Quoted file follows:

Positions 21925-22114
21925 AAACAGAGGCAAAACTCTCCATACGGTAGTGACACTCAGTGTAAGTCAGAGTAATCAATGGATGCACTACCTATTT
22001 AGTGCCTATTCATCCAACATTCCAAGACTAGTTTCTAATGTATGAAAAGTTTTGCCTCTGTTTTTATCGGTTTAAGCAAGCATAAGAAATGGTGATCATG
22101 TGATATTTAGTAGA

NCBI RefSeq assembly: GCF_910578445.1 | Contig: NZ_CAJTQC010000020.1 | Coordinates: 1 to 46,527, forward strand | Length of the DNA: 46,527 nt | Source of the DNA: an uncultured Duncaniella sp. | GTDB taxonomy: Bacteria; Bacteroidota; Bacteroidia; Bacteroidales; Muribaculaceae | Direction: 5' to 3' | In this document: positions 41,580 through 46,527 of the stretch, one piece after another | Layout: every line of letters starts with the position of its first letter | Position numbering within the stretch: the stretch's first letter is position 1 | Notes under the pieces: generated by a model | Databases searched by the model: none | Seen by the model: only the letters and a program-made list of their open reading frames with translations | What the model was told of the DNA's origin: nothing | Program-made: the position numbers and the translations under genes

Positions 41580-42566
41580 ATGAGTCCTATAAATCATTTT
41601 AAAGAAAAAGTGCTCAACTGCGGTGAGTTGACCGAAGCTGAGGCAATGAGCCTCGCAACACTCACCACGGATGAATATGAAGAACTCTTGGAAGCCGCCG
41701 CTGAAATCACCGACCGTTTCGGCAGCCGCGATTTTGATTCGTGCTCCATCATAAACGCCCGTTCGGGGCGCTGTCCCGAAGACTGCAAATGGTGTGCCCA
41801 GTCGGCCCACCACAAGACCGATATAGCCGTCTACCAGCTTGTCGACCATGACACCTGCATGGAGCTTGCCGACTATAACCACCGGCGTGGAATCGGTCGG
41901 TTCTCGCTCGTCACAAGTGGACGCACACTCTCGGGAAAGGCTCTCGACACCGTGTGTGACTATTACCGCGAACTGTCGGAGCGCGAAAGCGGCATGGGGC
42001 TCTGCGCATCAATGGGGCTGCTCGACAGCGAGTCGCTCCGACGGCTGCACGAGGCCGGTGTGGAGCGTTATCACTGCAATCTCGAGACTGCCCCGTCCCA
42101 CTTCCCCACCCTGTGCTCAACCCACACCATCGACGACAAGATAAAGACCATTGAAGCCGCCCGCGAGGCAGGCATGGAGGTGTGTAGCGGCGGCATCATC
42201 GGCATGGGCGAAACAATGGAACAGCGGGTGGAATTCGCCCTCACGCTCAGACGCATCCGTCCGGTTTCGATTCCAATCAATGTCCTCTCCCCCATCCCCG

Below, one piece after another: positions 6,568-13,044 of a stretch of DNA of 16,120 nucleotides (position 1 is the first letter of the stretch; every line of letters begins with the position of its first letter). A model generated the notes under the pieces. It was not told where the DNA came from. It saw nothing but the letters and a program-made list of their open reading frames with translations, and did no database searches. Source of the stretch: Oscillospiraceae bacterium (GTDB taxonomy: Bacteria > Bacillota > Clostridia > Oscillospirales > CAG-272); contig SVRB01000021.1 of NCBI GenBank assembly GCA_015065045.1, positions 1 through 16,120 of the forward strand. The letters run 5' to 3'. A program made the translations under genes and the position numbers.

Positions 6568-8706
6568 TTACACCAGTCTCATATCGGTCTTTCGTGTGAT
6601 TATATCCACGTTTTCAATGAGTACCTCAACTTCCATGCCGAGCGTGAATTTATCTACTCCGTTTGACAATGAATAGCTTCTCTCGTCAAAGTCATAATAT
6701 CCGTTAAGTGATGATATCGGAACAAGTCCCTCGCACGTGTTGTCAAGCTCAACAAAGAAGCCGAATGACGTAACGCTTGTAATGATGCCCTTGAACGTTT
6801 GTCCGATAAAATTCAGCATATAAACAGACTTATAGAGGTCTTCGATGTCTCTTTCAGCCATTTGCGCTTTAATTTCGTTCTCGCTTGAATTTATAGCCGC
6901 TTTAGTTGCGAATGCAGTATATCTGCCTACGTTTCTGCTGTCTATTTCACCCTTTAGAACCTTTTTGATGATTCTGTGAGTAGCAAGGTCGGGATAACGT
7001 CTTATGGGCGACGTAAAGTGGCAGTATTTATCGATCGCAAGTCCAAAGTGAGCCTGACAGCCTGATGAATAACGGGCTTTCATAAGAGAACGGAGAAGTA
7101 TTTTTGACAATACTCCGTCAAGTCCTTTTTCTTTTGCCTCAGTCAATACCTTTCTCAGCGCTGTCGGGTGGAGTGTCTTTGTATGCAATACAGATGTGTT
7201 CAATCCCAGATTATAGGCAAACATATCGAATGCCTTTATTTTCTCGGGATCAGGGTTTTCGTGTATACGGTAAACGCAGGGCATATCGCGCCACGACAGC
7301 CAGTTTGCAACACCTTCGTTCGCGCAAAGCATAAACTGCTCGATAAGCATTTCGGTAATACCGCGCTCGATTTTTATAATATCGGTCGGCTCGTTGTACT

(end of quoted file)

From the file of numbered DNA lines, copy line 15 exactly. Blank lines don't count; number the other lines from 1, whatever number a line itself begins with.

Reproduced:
Below, one piece after another: positions 6,568-13,044 of a stretch of DNA of 16,120 nucleotides (position 1 is the first letter of the stretch; every line of letters begins with the position of its first letter). A model generated the notes under the pieces. It was not told where the DNA came from. It saw nothing but the letters and a program-made list of their open reading frames with translations, and did no database searches. Source of the stretch: Oscillospiraceae bacterium (GTDB taxonomy: Bacteria > Bacillota > Clostridia > Oscillospirales > CAG-272); contig SVRB01000021.1 of NCBI GenBank assembly GCA_015065045.1, positions 1 through 16,120 of the forward strand. The letters run 5' to 3'. A program made the translations under genes and the position numbers.